1. p-values in parenthesis (***p < 0.01, **p < 0.05, *p < 0.1). Full Controls include in addition to fields of study (education, health, agriculture, engineering, arts, natural science, law, social science, economics & business administration; ref: humanities): education specific characteristics (highest degree, current PhD student, age at graduation, final grade university), job specific characteristics (internship, management position, part-time job), firm specific characteristics (public sector, big firm, location company), work history (working prior to university, working during university, unemployment duration, work experience, time as homemaker) and family specific characteristics (married, children, parent with Abitur). All data come from the DZHW graduate panel except for the female shares within subjects (German Federal Statistical Office), female share within occupations (Federal Employment Agency), as well as and the data on the consumer price index (German Federal Statistical Office).

    aFull Controls include final university grade for all years but 1997 (not available).

Table A4:

OLS estimates for gross hourly wages, 1997–2013 pooled, based on reduced sample.

(1) (2) (3) (4) (5) (6) (7) (7) cont.
Main effects IA effectsa
Female −0.248*** −0.146*** −0.104*** −0.110*** −0.0829*** −0.0568*** −0.267***
(0.000) (0.000) (0.000) (0.000) (0.000) (0.000) (0.000)
Representation women in subject
Female-dominated subject −0.310*** −0.203*** −0.159*** −0.131*** −0.0544
(0.000) (0.000) (0.000) (0.000) (0.101)
Integrated subject −0.284*** −0.245*** −0.173*** −0.165*** −0.0212
(0.000) (0.000) (0.000) (0.000) (0.316)
Representation women in occupation
Female-dominated occupation −0.297*** −0.267*** −0.129*** −0.161*** 0.0293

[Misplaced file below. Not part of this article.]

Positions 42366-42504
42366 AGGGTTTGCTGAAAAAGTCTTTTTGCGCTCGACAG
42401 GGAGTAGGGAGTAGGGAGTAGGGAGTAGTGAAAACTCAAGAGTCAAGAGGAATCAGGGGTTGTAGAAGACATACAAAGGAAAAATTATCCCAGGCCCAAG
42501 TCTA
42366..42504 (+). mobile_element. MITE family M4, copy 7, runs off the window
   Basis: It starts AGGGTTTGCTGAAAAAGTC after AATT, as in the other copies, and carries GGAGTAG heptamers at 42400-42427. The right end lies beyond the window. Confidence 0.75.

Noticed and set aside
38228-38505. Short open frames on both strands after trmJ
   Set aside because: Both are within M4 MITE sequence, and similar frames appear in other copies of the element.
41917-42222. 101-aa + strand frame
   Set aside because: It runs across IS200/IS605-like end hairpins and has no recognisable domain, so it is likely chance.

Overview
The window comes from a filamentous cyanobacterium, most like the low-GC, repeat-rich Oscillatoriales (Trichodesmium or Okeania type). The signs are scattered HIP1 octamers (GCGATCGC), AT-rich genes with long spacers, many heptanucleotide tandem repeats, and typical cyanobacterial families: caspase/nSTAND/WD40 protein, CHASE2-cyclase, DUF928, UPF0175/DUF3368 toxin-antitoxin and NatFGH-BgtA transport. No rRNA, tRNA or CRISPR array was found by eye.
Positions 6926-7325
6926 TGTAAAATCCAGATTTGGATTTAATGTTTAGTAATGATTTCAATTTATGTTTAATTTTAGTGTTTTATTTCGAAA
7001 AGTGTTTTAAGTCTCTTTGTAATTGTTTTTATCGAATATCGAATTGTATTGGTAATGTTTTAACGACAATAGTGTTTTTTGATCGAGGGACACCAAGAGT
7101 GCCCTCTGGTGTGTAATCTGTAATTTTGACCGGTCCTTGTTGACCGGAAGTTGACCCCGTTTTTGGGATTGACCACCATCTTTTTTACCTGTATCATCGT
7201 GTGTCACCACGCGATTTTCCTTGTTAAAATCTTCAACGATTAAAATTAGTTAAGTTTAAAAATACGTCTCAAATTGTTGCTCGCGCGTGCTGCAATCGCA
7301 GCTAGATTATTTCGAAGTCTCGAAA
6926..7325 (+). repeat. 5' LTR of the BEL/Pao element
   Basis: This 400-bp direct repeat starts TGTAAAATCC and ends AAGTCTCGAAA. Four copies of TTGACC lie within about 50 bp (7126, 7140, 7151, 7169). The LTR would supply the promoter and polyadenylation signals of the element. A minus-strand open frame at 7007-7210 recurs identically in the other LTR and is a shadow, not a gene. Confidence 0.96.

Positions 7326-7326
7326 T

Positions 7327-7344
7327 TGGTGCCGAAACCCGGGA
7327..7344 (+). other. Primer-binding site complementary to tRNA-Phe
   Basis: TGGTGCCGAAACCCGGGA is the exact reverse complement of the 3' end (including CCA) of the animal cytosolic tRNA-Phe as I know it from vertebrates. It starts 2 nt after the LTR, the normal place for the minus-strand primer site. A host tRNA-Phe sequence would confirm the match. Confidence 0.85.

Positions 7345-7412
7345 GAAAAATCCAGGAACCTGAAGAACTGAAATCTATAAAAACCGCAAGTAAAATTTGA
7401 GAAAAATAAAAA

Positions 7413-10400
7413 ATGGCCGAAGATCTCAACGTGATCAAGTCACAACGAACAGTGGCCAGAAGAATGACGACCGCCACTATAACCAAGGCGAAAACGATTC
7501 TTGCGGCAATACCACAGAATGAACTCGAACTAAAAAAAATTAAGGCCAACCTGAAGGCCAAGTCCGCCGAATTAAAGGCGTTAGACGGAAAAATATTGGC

(0.000) (0.000) (0.000) (0.000) (0.212)
Integrated occupation −0.0950*** −0.0636*** −0.0258*** 0.00369 −0.0499***
(0.000) (0.000) (0.001) (0.722) (0.001)
Fields of study
Education 0.111*** 0.116*** 0.173*** 0.155*** 0.0959*** 0.139*** −0.0523
(0.000) (0.000) (0.000) (0.000) (0.000) (0.000) (0.172)
Health 0.453*** 0.450*** 0.403*** 0.416*** 0.227*** 0.236*** −0.0196
(0.000) (0.000) (0.000) (0.000) (0.000) (0.000) (0.516)
Agriculture 0.242*** 0.223*** 0.150*** 0.174*** 0.0279 −0.000942 0.0425
(0.000) (0.000) (0.000) (0.000) (0.134) (0.975) (0.265)
Engineering 0.510*** 0.269*** 0.381*** 0.231*** 0.103*** 0.112*** −0.0513
(0.000) (0.000) (0.000) (0.000) (0.000) (0.000) (0.113)
Arts 0.0874*** 0.0775*** 0.0483* 0.0673** −0.0410* −0.0408 −0.00603
(0.002) (0.006) (0.080) (0.017) (0.092) (0.403) (0.915)
Natural Science 0.365*** 0.256*** 0.302*** 0.253*** 0.120*** 0.107*** 0.0201
(0.000) (0.000) (0.000) (0.000) (0.000) (0.000) (0.495)
Law −0.186*** −0.193*** −0.224*** −0.193*** −0.0904*** −0.0597* −0.0450
(0.000) (0.000) (0.000) (0.000) (0.000) (0.050) (0.245)
Social Science 0.273*** 0.273*** 0.322*** 0.324*** 0.166*** 0.127*** 0.0487
(0.000) (0.000) (0.000) (0.000) (0.000) (0.000) (0.111)
Economics & Business Administration 0.503*** 0.497*** 0.436*** 0.475*** 0.250*** 0.255*** −0.0144
(0.000) (0.000) (0.000) (0.000) (0.000) (0.000) (0.621)
Full controls Yes Yes Yes
Constant 2.847*** 2.432*** 2.698*** 2.570*** 2.739*** 2.589*** 2.722***
(0.000) (0.000) (0.000) (0.000) (0.000) (0.000) (0.000)
Number of observations 19,799 19,799 19,799 19,799 19,799 19,799 19,799
  1. p-values are presented in parenthesis (***p < 0.01, **p < 0.05, *p < 0.1). All columns include year dummies. Full Controls include in addition to fields of study (education, health, agriculture, engineering, arts, natural science, law, social science, economics & business administration; ref: humanities): education specific characteristics (highest degree, current PhD student, age at graduation, final grade university), job specific characteristics (internship, management position, part-time job), firm specific characteristics (public sector, big firm, location company), work history (working prior to university, working during university, unemployment duration, work experience, time as homemaker) and family specific characteristics (married, children, parent with Abitur). The two columns (7) present the results from the fully interacted model, with the first column reporting the main effects and the second column presenting the interaction effects. Note that both column (6) and column (7) show the same results as in Table 4, because they are produced based on the same reduced sample and are only replicated here for completeness. All data come from the DZHW graduate panel except for the female shares within subjects (German Federal Statistical Office), female share within occupations (Federal Employment Agency), as well as and the data on the consumer price index (German Federal Statistical Office).